What have populists ever done for us?

Apart from the wage rises, the jobs, the tax cuts, the rising living standards…

Hungarian Prime Minister Viktor Orban © ATTILA KISBENEDEK/AFP/Getty Images

The workers have done well under Hungarian leader Viktor Orbn
(Image credit: Hungarian Prime Minister Viktor Orban © ATTILA KISBENEDEK/AFP/Getty Images)

They were duped, manipulated and lied to. Vladimir Putin and a few tax-dodging billionaires hacked their Facebook feeds with fake news. None of them understood that they were voting to make themselves poorer. Wherever "populist" governments have been elected, plenty of commentators have argued that their working-class supporters were in some way tricked with divisive rhetoric, and that they would suffer the most as the economy crashed. But hold on. It turns out that maybe they were just voting with their pockets.

An impressive record

Here in the UK, it has been a similar story since the "populist" vote to leave the EU in 2016. The warnings of a collapse in the economy were even more hysterical than they were for Trump. Very few of those predictions have come true either. But it is what is happening to wages that is really interesting. The latest figures show that in June earnings growth hit an 11-year high of 3.9%, well ahead of inflation at just 2%. The years of stagnant wages are clearly over. With the numbers of jobs hitting record highs as well, workers are doing better than they have for a long time.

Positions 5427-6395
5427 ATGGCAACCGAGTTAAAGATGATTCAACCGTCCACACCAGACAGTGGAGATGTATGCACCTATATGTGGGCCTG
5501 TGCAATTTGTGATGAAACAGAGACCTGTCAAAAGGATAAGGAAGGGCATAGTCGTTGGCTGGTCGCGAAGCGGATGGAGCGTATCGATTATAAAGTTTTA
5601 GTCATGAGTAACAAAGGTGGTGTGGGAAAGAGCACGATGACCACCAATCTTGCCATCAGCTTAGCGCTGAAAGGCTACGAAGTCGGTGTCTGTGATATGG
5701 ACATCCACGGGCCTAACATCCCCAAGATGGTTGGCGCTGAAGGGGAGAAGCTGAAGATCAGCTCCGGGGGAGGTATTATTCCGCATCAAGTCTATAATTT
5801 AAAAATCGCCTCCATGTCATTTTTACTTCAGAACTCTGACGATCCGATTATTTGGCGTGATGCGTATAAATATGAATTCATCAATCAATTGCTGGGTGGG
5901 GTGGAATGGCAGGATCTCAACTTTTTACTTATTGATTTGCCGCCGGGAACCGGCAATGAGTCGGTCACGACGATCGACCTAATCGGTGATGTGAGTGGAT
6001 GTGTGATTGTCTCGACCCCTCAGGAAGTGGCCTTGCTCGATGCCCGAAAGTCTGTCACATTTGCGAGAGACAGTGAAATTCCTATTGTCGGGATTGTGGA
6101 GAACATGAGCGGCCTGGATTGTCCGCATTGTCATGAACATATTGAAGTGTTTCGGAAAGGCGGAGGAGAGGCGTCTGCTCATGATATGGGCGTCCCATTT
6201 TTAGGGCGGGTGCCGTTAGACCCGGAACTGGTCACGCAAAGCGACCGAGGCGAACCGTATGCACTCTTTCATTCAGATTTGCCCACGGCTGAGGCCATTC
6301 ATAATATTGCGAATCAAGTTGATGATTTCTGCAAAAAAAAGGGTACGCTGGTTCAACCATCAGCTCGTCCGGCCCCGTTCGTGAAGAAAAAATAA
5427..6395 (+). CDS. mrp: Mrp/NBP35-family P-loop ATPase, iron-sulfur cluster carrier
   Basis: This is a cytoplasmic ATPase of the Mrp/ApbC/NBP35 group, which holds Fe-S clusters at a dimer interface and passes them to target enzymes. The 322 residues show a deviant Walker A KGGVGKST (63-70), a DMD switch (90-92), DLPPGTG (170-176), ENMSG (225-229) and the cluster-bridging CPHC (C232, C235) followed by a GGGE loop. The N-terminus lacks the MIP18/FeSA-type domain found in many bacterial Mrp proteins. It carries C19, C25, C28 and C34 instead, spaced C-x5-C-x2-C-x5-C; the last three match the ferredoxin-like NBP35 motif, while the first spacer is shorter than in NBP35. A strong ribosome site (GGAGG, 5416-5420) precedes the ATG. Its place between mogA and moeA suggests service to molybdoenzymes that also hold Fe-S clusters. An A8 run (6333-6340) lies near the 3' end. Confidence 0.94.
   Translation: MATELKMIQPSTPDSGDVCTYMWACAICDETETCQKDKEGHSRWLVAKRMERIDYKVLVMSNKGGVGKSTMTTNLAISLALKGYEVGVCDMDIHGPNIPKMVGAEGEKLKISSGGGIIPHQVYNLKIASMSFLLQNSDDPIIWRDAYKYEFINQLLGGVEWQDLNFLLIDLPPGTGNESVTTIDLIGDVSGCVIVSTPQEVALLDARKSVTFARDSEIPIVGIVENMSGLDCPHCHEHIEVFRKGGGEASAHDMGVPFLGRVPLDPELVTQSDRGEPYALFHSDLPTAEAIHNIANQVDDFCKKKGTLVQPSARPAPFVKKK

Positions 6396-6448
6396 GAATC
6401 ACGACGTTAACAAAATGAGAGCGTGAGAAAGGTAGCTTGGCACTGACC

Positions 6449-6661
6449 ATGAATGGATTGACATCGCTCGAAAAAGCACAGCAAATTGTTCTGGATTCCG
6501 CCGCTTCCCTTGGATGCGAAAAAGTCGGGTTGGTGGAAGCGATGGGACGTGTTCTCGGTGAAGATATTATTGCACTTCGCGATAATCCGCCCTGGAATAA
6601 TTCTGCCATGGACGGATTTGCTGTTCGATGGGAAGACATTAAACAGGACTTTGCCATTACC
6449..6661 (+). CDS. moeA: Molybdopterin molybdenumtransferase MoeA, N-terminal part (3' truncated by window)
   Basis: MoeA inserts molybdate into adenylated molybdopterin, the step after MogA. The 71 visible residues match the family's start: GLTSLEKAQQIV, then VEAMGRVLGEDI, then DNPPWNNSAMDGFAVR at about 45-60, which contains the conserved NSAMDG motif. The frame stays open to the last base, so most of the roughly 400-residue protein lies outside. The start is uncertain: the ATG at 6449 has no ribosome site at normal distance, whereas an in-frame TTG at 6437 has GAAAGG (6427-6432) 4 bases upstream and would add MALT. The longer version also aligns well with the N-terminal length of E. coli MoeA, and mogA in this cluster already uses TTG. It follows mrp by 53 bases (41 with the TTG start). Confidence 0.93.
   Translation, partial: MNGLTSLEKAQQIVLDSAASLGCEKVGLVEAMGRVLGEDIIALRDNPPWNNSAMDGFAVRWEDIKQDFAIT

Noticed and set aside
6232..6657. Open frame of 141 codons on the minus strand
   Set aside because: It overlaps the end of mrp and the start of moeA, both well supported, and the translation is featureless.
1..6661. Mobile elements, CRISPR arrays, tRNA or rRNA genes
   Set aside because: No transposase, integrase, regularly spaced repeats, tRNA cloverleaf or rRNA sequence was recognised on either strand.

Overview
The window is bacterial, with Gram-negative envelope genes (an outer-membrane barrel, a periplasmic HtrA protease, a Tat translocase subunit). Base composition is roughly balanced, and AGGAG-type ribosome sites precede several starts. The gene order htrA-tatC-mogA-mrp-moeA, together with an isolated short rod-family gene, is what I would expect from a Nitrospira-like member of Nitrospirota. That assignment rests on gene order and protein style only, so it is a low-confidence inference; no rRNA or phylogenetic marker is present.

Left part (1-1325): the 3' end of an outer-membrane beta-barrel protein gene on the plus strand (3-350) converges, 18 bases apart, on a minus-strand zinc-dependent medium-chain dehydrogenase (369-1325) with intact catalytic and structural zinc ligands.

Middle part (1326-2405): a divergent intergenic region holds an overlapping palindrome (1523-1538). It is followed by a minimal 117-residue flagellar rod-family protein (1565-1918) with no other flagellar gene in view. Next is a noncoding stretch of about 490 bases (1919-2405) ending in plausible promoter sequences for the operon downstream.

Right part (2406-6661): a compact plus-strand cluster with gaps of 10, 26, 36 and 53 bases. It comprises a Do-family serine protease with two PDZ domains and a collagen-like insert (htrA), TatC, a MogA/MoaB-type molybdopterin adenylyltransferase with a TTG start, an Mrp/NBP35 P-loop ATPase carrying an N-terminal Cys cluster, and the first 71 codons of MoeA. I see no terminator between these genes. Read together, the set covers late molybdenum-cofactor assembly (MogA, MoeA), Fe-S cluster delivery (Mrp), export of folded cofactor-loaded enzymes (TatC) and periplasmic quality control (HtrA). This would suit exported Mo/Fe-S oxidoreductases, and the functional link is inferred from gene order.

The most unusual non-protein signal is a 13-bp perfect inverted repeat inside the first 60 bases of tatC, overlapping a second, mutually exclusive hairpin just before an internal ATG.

As for Poland, unemployment has dropped to a 28-year low and wages are rising at over 7% annually. It is hardly struggling. In Hungary, wages are rising at more than 10% a year.

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In truth, there is no great mystery here. Policies that are labelled populist are often pretty good for working people. A slightly more restrictive immigration policy means the labour market is tighter, especially among the low-skilled, putting upwards pressure on wages. Tax cuts and a drive to deregulate the economy boost productivity, and lift living standards.

Trump, for example, has pushed through major tax cuts and rolled back regulations, and that has led to a rise in the number of small businesses, which is already feeding through to more jobs and higher wages. In Poland, taxes keep being rolled back. This summer, the country proposed a new tax rate specifically targeted at persuading its young people to stay at home rather than move abroad: anyone under 26 will pay no income tax on earnings up to 85,000 zloty (£17,700).

Higher minimum wages help as well. In the UK, we have one of the fastest-rising minimum wages in the world. In the US, Trump has done nothing to stop states increasing mandated salaries, and the House of Representatives just passed legislation to increase the federal minimum wage for the first time since 2009.

Hard rhetoric softened with cash

Matthew Lynn

Matthew Lynn is a columnist for Bloomberg, and writes weekly commentary syndicated in papers such as the Daily Telegraph, Die Welt, the Sydney Morning Herald, the South China Morning Post and the Miami Herald. He is also an associate editor of Spectator Business, and a regular contributor to The Spectator. Before that, he worked for the business section of the Sunday Times for ten years. 

He has written books on finance and financial topics, including Bust: Greece, The Euro and The Sovereign Debt Crisis and The Long Depression: The Slump of 2008 to 2031. Matthew is also the author of the Death Force series of military thrillers and the founder of Lume Books, an independent publisher.